Technogym's next-level gym equipment helped power athletes to gold at Tokyo 2020

As multiple medal winners will testify, Technogym's SKILL range lives up to its name

Technogym x Tokyo 2020 Olympics
(Image credit: Technogym)

The Tokyo 2020 Olympics is coming to a close, and it's been a greater success than most people could have anticipated. Despite the lack of crowds and a pervading feeling of unreality, numerous world records have tumbled and there have been some amazing individual and team performances. One thing that may have helped is that athletes have been kept in peak performance by Technogym's 'SKILL' range of workout machines.

Yes, the gym at the Olympic Village itself was absolutely stuffed to the gills with Technogym of Italy's products and services. SKILL LINE – which Technogym insists on shouting at you in all caps – is specifically designed for athletic preparation but it can also help you get fit and stay fit. 

Technogym x Tokyo 2020 Olympics

(Image credit: Technogym)

As well as the main gym, Technogym also kitted out a further 15 training centres with a total of 1,500 pieces of equipment for specific disciplines, helping athletes to train before and during the Olympic Games. Apparently there are, in total, 15,000 Olympic and Paralympic athletes from over 200 different countries competing this year, so that's one piece of high-end gym equipment each. Although you just know they were all queuing for the treadmills and strength-training equipment, and not using the rowing machines, if Olympians are anything like the users of my gym. 

Technogym also turned out an 'Olympic team' of its own, with a plethora of experts on hand to assist athletes, 'on other related services – gym layout, installation and technicalities.'

The SKILL line includes some of the best treadmills, exercise bikes and more, and was represented in Tokyo by – brace yourself for more all-caps shouting here SKILLRUN (treadmill), SKILLBIKE (bike, obvs) and SKILLROW (rowing machine), as well as the innovative SKILLMILL, which is a hybrid machine that can be used for speed, power, stamina and agility training. 

Then there's SKILLTOOLS, which is essentially a rack of medicine balls, balance equipment, foam rollers and the like which Technogym describes as being 'designed to the smallest detail to empower your performance and enhance neuromuscular control.' 

Okay so Technogym likes its hyperbole but the Skill – sorry, SKILL! – range really is among the best gym equipment I've tried. You can buy it for your home, but you will need not just thousands of pounds or dollars, but tens of thousands if you want the full range. The good news is, the machines aren't only found where Olympians train; Technogym Skill machines are also in plenty of upscale gyms that are open to mere mortals.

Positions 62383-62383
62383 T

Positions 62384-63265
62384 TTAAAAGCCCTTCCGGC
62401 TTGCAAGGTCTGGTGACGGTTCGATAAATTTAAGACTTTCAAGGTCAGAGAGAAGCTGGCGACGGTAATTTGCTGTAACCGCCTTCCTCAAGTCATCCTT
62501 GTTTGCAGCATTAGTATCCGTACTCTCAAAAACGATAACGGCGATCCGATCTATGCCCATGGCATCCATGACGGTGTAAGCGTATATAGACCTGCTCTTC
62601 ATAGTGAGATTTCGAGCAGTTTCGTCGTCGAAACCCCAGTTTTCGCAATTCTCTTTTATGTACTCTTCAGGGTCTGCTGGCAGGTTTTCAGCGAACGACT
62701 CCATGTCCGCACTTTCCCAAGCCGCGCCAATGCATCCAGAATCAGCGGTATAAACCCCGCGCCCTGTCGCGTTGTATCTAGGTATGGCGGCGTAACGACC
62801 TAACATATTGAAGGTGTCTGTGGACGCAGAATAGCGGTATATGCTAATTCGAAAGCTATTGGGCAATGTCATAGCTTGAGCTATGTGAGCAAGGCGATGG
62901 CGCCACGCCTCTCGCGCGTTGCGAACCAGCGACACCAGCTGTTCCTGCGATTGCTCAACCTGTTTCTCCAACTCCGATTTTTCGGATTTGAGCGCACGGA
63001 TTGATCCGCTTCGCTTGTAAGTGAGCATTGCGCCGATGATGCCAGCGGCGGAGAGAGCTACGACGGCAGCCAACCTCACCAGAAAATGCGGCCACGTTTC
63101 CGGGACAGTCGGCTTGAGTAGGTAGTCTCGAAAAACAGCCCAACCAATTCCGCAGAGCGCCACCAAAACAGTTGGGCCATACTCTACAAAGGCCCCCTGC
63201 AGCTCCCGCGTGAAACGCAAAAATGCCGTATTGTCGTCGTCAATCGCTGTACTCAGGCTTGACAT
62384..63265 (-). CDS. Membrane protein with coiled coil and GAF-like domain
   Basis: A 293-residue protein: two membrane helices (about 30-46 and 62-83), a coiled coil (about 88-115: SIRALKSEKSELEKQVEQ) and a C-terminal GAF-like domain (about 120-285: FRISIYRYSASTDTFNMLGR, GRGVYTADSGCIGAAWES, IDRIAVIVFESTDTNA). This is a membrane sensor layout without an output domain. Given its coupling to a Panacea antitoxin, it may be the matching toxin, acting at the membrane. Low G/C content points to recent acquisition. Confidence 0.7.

Technogym x Tokyo 2020 Olympics

(Image credit: Technogym)

Back in Tokyo, further key machines came from Technogym's Kinesis strength-training line; Pure 'for training with high loads in complete safety'; and Excite cardio machines, with the Technogym Live app offering on-demand content.

As well as Olympians, Technogym’s partners include legends such as Rafael Nadal, massive football clubs such as Juventus, Milan and Inter, as well as the Ferrari and McLaren Formula 1 teams. It also provides equipment to the PGA Golf Tour. 

Nerio Alessandri, Technogym’s Founder and CEO, declares “We are very proud of having been selected for the 8th time as the Official Supplier of the Olympic Games thanks to the level of quality, innovation and safety of our products. At Technogym, we work every day to create the most innovative products to support the athletes in reaching their goals. The Olympics represents for us a great opportunity both in terms of innovation, thanks to the feedback of the best athletes in the world that will train on our products, and in terms of marketing and communication, thanks to the global visibility of the event”

Duncan Bell

Duncan is the former lifestyle editor of T3 and has been writing about tech for almost 15 years. He has covered everything from smartphones to headphones, TV to AC and air fryers to the movies of James Bond and obscure anime. His current brief is everything to do with the home and kitchen, which is good because he is an excellent cook, if he says so himself. He also covers cycling and ebikes – like over-using italics, this is another passion of his. In his long and varied lifestyle-tech career he is one of the few people to have been a fitness editor despite being unfit and a cars editor for not one but two websites, despite being unable to drive. He also has about 400 vacuum cleaners, and is possibly the UK's leading expert on cordless vacuum cleaners, despite being decidedly messy. A cricket fan for over 30 years, he also recently become T3's cricket editor, writing about how to stream obscure T20 tournaments, and turning out some typically no-nonsense opinions on the world's top teams and players.

Before T3, Duncan was a music and film reviewer, worked for a magazine about gambling that employed a surprisingly large number of convicted criminals, and then a magazine called Bizarre that was essentially like a cross between Reddit and DeviantArt, before the invention of the internet. There was also a lengthy period where he essentially wrote all of T3 magazine every month for about 3 years. 

A broadcaster, raconteur and public speaker, Duncan used to be on telly loads, but an unfortunate incident put a stop to that, so he now largely contents himself with telling people, "I used to be on the TV, you know."